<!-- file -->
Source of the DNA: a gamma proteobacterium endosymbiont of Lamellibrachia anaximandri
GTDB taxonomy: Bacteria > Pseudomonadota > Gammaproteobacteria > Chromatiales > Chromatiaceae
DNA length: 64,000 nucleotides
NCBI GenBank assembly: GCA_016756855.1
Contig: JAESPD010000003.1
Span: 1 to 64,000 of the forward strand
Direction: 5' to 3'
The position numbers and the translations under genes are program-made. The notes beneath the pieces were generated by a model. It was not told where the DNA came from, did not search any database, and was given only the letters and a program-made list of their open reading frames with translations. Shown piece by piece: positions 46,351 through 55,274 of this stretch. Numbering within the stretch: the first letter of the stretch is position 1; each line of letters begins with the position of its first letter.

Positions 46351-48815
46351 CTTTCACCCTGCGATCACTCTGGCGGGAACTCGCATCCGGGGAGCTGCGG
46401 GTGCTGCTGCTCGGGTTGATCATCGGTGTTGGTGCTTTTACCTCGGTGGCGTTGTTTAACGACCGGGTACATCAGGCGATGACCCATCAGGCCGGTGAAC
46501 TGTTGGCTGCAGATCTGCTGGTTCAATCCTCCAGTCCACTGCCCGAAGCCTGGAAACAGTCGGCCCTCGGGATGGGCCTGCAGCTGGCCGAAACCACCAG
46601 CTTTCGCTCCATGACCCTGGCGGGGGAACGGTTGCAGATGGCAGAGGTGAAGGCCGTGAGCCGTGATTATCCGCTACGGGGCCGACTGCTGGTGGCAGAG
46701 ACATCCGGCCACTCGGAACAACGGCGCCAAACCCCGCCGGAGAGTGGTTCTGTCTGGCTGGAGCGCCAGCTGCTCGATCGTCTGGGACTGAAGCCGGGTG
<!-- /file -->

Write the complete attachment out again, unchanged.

Source of the DNA: a gamma proteobacterium endosymbiont of Lamellibrachia anaximandri
GTDB taxonomy: Bacteria > Pseudomonadota > Gammaproteobacteria > Chromatiales > Chromatiaceae
DNA length: 64,000 nucleotides
NCBI GenBank assembly: GCA_016756855.1
Contig: JAESPD010000003.1
Span: 1 to 64,000 of the forward strand
Direction: 5' to 3'
The position numbers and the translations under genes are program-made. The notes beneath the pieces were generated by a model. It was not told where the DNA came from, did not search any database, and was given only the letters and a program-made list of their open reading frames with translations. Shown piece by piece: positions 46,351 through 55,274 of this stretch. Numbering within the stretch: the first letter of the stretch is position 1; each line of letters begins with the position of its first letter.

Positions 46351-48815
46351 CTTTCACCCTGCGATCACTCTGGCGGGAACTCGCATCCGGGGAGCTGCGG
46401 GTGCTGCTGCTCGGGTTGATCATCGGTGTTGGTGCTTTTACCTCGGTGGCGTTGTTTAACGACCGGGTACATCAGGCGATGACCCATCAGGCCGGTGAAC
46501 TGTTGGCTGCAGATCTGCTGGTTCAATCCTCCAGTCCACTGCCCGAAGCCTGGAAACAGTCGGCCCTCGGGATGGGCCTGCAGCTGGCCGAAACCACCAG
46601 CTTTCGCTCCATGACCCTGGCGGGGGAACGGTTGCAGATGGCAGAGGTGAAGGCCGTGAGCCGTGATTATCCGCTACGGGGCCGACTGCTGGTGGCAGAG
46701 ACATCCGGCCACTCGGAACAACGGCGCCAAACCCCGCCGGAGAGTGGTTCTGTCTGGCTGGAGCGCCAGCTGCTCGATCGTCTGGGACTGAAGCCGGGTG